marked deformity, accentuated pain on manipulation or use,

swelling on use, and characteristic callosities is rated 30

percent. Moderate pes planus, with weight bearing line over

or medial to the great toe, inward bowing of the tendo

achillis, and pain on manipulation and use of the feet is

rated 10 percent. 38 C.F.R. § 4.71a."

The VA is not refusing to give you a C & P in my opinion-and with good evidence of the disability and it's link to your service you might not even need one.

I would even suggest send them a picture of your feet with the orthodontics on them along with the medical opinion.

Here in Buffalo VARO they are a year behind on addressing NODs.

I just dont think they have gotten to your NOD yet and that would trigger a C & P -I am sure-

but by sending them more medical evidence it could certainly help too.

Have you called the 800# (1-800-827-1000) after the robot answers ,hit "1", and then hit "0" and asked them for a status of your claim?

Tell them when you filed the NOD ( always good to check that they have it) and if any action has been taken yet on the claim.

Do you have any service organization representing you?

What else did you claim?

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Berta,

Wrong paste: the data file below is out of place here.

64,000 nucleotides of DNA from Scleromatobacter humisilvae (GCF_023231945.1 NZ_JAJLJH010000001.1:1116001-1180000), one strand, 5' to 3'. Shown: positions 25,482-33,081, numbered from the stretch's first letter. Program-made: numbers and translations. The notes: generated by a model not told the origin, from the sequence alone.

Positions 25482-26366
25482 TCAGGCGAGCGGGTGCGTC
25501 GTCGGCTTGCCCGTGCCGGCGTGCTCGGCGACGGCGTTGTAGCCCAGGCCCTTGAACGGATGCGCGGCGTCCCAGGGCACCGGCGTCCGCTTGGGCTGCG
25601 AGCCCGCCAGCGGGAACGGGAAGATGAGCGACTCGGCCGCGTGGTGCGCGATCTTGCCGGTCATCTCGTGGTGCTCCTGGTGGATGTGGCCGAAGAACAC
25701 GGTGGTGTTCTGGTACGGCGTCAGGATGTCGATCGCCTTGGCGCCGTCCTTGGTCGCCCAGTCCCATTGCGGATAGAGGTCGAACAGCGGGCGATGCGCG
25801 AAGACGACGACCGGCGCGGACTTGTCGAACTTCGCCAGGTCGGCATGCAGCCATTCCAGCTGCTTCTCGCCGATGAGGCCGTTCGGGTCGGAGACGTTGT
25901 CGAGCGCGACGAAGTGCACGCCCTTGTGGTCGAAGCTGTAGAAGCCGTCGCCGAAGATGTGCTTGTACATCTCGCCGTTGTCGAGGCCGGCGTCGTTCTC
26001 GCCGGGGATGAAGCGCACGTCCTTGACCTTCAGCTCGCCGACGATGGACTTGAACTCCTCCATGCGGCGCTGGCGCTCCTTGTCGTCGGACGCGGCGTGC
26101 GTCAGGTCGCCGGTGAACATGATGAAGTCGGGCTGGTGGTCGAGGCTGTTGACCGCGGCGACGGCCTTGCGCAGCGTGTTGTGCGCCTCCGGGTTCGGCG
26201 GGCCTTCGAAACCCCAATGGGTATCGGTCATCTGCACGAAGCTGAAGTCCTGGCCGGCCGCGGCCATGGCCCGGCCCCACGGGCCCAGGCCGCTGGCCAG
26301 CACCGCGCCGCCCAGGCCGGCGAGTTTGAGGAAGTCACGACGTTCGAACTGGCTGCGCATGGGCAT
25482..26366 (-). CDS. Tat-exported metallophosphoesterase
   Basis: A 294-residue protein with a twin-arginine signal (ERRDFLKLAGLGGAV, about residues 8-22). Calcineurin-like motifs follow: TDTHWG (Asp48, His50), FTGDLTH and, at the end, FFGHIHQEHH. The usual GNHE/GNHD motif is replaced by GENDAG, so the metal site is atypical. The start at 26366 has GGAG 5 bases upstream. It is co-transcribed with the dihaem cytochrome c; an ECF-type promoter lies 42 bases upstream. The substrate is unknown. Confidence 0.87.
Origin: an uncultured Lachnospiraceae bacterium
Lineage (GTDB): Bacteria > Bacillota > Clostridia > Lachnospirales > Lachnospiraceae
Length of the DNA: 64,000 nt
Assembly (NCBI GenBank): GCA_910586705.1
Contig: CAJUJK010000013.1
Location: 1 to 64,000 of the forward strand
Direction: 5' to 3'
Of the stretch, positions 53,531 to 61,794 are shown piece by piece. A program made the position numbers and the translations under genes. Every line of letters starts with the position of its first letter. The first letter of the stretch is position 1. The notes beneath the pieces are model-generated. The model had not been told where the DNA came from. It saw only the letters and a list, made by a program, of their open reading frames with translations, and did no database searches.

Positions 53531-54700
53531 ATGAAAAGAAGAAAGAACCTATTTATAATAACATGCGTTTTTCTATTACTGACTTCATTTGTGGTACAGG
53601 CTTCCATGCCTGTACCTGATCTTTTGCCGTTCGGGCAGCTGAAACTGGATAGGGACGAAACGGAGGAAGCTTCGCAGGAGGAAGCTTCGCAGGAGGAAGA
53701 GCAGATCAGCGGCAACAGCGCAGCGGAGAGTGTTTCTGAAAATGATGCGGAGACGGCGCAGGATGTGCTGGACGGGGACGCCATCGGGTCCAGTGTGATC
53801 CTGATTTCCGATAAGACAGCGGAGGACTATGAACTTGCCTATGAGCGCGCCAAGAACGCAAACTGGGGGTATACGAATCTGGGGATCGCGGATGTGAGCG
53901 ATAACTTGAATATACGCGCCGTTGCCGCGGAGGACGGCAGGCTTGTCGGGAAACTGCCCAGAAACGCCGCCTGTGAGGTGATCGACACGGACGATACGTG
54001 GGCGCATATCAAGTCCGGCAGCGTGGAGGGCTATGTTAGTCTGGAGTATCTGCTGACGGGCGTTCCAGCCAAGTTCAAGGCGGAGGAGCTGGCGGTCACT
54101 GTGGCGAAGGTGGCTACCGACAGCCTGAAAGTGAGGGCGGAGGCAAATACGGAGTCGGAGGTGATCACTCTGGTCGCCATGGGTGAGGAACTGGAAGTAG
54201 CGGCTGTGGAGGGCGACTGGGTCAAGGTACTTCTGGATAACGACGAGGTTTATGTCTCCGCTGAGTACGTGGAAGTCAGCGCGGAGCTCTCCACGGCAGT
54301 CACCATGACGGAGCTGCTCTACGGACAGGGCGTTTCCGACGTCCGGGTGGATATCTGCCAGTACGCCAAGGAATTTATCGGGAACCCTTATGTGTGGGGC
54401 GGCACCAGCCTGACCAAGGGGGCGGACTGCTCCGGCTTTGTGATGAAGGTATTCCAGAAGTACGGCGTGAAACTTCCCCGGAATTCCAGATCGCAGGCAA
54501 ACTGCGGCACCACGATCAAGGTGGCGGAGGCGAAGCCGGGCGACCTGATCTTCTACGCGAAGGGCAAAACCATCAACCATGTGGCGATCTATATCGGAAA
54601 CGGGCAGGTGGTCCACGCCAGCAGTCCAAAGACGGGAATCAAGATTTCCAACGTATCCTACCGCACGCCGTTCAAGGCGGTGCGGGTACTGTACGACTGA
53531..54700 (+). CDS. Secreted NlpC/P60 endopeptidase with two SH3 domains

Thanks for your reply. The VA did give me a SC of 0% for flat feet. Yes, I think its a good suggestion that you have, to get my DR to write up a letter that states my feet condition got aggreverated from active duty.

I have the Texas Veterans Commission SO "helping me". I have done everything myself, they are understaffed and never can remember the details of my case. I mostly used them to turn med evidence in and get a time stamp copy.

I called the 1800 # and they say they received my NOD / De Novo Review (which I submitted in Apl 2006) and that some of my file is in appeals and the others are pending and that the VA is requestiing additional medical evidence from me. This is frustrating to me, since I have given them all my documentation and letters from doctors - except for this new tear in my tendon on my foot - which I will sumbitt ASAP. The VA rep said thhat it looks like my claims / appeal will take a ling time!! No S _it!!.

I also claimed migraines, denied due to no connection to duty same with depression. VA said I was depressed due to the death of my 19 year old son (traffic accident) - but my point on this was duty aggreverated it by taking me away from my home and disrupted the greiving procress by taking me away from family.

Joe

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Jecarey,

If you have submitted new claims while there are issues pending on appeal, the VA will decide the new claims before woking your appeal, ulimately slowing down the whole process.

In reference to your left foot injury, did it happen while you were called up on active duty? If so, is it noted in your medical records? When were the dates you were called up to active duty? The VA may not be able to rate this as a seperate disability because it is the same bodily etiology as your service-connected flat feet. If this is the case the VA will take into consideration the disabiling symptoms of the torn ligament along with the flat feet and this would be reflected in the rating.